Hotels ramp up property improvements amid ballooning steel prices Brand demands and an improving economy allowed more hotel owners to renovate their properties last year, construction companies say. The lack of available lending also forced owners to settle for upgrades to drive business rather than launching new construction. However, the steadily increasing cost of steel -- now about USD980 per ton -- is complicating work for developers, they say. Jan 19, 2012

TSA launches PreCheck at Los Angeles airport Some travelers flying out of Los Angeles International Airport have the opportunity to participate in the Transportation Security Administration's PreCheck program. It was launched this week at the airport. Travelers will move more quickly through security in exchange for providing personal information. Jan 19, 2012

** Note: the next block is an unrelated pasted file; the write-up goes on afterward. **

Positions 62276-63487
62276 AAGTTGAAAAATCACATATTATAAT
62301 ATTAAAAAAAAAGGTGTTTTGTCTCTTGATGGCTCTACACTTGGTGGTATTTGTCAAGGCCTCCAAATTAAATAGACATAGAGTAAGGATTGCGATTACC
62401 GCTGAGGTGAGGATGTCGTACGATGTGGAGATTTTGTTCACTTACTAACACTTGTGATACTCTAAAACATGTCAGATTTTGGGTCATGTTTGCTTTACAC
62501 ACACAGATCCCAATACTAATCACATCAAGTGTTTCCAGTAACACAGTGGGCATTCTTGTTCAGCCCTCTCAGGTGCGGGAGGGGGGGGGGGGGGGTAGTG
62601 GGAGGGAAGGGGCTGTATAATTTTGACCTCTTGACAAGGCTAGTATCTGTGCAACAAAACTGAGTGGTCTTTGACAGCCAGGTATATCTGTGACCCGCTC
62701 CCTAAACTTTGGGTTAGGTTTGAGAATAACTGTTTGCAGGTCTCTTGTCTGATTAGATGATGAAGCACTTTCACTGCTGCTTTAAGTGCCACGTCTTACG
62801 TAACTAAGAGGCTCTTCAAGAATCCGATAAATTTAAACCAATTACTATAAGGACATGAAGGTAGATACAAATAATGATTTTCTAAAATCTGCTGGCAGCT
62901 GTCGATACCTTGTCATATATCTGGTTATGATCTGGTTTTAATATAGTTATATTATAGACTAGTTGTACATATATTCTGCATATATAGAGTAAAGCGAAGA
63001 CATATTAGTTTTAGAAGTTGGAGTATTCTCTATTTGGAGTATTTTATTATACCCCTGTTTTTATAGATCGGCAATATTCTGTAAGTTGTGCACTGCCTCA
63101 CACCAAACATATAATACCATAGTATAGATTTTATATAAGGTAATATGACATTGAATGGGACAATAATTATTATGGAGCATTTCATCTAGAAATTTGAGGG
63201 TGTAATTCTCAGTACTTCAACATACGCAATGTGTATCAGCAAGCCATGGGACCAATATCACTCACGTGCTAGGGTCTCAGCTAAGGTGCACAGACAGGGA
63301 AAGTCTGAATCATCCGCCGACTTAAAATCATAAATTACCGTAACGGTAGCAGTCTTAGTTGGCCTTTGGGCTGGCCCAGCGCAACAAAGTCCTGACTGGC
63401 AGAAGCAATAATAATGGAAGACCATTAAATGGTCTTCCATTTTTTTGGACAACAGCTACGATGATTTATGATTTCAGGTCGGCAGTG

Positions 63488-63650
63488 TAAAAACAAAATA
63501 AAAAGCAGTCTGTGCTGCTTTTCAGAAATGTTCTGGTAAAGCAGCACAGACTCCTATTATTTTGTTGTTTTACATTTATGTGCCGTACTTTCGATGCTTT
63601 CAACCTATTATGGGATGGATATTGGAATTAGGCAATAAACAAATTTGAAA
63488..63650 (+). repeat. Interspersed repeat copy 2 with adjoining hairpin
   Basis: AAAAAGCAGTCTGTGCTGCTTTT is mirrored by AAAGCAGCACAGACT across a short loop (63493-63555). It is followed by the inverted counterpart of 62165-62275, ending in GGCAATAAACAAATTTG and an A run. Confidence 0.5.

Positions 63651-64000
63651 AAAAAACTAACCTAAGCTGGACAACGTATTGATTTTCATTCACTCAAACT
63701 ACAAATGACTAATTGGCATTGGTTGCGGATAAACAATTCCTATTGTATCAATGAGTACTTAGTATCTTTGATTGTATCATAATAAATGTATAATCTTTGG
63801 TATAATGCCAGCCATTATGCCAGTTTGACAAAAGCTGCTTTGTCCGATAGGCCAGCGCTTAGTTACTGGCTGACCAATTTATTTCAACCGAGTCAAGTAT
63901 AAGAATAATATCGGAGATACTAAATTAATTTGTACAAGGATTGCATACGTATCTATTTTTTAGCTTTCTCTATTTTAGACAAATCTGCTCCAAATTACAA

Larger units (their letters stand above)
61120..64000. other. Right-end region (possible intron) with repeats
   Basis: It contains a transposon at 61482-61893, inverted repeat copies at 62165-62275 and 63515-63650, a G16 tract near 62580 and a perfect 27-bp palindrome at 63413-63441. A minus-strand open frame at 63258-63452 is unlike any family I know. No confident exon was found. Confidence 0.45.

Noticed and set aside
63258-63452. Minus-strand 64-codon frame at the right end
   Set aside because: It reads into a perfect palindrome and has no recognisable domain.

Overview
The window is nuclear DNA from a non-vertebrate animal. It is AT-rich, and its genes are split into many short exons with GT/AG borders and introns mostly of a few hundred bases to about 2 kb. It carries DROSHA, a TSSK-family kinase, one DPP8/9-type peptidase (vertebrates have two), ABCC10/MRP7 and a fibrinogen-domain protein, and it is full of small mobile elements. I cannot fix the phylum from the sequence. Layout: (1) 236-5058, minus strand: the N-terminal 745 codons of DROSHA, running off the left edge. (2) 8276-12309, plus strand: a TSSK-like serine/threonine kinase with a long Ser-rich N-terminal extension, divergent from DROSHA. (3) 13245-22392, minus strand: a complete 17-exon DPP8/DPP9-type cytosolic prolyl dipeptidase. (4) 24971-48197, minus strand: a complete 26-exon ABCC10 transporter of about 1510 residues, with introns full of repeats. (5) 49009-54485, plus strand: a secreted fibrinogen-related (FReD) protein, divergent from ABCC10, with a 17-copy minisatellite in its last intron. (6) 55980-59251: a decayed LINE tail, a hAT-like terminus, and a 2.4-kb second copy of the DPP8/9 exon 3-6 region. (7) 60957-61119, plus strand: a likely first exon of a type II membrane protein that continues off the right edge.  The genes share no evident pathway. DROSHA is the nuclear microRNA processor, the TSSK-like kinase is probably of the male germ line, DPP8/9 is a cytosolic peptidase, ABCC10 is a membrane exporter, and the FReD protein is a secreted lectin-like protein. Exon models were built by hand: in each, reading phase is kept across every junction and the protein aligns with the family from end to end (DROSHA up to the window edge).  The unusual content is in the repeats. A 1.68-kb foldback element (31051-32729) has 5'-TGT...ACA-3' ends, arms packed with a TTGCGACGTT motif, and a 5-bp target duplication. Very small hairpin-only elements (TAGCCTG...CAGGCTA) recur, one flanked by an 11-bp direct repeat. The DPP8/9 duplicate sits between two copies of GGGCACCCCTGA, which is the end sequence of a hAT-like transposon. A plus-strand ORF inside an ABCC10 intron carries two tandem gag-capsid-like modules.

ZTE aims for higher end of U.S., China phone markets ZTE is looking toward the U.S. and Chinese markets as its best avenues to improving on its ranking as the world's fourth-largest cellphone maker and to boosting its profit margins by shifting toward higher-end smartphones. "If we say ZTE started out as a contractor, like those building mass housing that are value for money, then we want to be a developer of luxury high-end estates," said Lv Qianhao, head of handset strategy for ZTE, which introduced handsets based on the Windows Phone platform in the U.S. last year. Jan 18, 2012